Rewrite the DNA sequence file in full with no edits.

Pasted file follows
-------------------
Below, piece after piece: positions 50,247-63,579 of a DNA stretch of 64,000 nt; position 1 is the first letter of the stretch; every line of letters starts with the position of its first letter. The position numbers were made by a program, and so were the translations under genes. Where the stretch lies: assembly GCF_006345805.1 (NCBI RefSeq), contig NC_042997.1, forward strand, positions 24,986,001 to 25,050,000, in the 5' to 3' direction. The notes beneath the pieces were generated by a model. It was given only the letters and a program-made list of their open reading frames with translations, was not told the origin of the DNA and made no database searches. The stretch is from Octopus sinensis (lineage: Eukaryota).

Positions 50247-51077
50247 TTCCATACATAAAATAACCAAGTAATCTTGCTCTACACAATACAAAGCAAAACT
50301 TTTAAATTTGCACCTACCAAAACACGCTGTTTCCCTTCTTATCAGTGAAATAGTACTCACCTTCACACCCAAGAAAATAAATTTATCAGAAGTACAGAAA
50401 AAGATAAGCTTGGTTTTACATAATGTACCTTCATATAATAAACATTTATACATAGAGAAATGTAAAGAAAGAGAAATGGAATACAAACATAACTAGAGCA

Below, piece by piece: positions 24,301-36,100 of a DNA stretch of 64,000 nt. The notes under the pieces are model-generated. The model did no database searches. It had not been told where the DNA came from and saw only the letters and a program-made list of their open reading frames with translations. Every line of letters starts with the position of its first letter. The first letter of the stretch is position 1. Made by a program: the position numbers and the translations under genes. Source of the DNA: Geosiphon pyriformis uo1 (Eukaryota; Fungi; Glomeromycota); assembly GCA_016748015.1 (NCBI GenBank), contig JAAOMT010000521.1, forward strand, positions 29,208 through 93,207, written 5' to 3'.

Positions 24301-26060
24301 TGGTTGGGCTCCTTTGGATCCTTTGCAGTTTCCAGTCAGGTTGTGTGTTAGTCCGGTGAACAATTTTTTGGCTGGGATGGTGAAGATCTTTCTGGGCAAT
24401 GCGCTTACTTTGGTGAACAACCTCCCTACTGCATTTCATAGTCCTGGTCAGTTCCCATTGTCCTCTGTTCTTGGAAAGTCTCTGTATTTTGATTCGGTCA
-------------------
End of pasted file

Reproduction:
Below, piece after piece: positions 50,247-63,579 of a DNA stretch of 64,000 nt; position 1 is the first letter of the stretch; every line of letters starts with the position of its first letter. The position numbers were made by a program, and so were the translations under genes. Where the stretch lies: assembly GCF_006345805.1 (NCBI RefSeq), contig NC_042997.1, forward strand, positions 24,986,001 to 25,050,000, in the 5' to 3' direction. The notes beneath the pieces were generated by a model. It was given only the letters and a program-made list of their open reading frames with translations, was not told the origin of the DNA and made no database searches. The stretch is from Octopus sinensis (lineage: Eukaryota).

Positions 50247-51077
50247 TTCCATACATAAAATAACCAAGTAATCTTGCTCTACACAATACAAAGCAAAACT
50301 TTTAAATTTGCACCTACCAAAACACGCTGTTTCCCTTCTTATCAGTGAAATAGTACTCACCTTCACACCCAAGAAAATAAATTTATCAGAAGTACAGAAA
50401 AAGATAAGCTTGGTTTTACATAATGTACCTTCATATAATAAACATTTATACATAGAGAAATGTAAAGAAAGAGAAATGGAATACAAACATAACTAGAGCA

Below, piece by piece: positions 24,301-36,100 of a DNA stretch of 64,000 nt. The notes under the pieces are model-generated. The model did no database searches. It had not been told where the DNA came from and saw only the letters and a program-made list of their open reading frames with translations. Every line of letters starts with the position of its first letter. The first letter of the stretch is position 1. Made by a program: the position numbers and the translations under genes. Source of the DNA: Geosiphon pyriformis uo1 (Eukaryota; Fungi; Glomeromycota); assembly GCA_016748015.1 (NCBI GenBank), contig JAAOMT010000521.1, forward strand, positions 29,208 through 93,207, written 5' to 3'.

Positions 24301-26060
24301 TGGTTGGGCTCCTTTGGATCCTTTGCAGTTTCCAGTCAGGTTGTGTGTTAGTCCGGTGAACAATTTTTTGGCTGGGATGGTGAAGATCTTTCTGGGCAAT
24401 GCGCTTACTTTGGTGAACAACCTCCCTACTGCATTTCATAGTCCTGGTCAGTTCCCATTGTCCTCTGTTCTTGGAAAGTCTCTGTATTTTGATTCGGTCA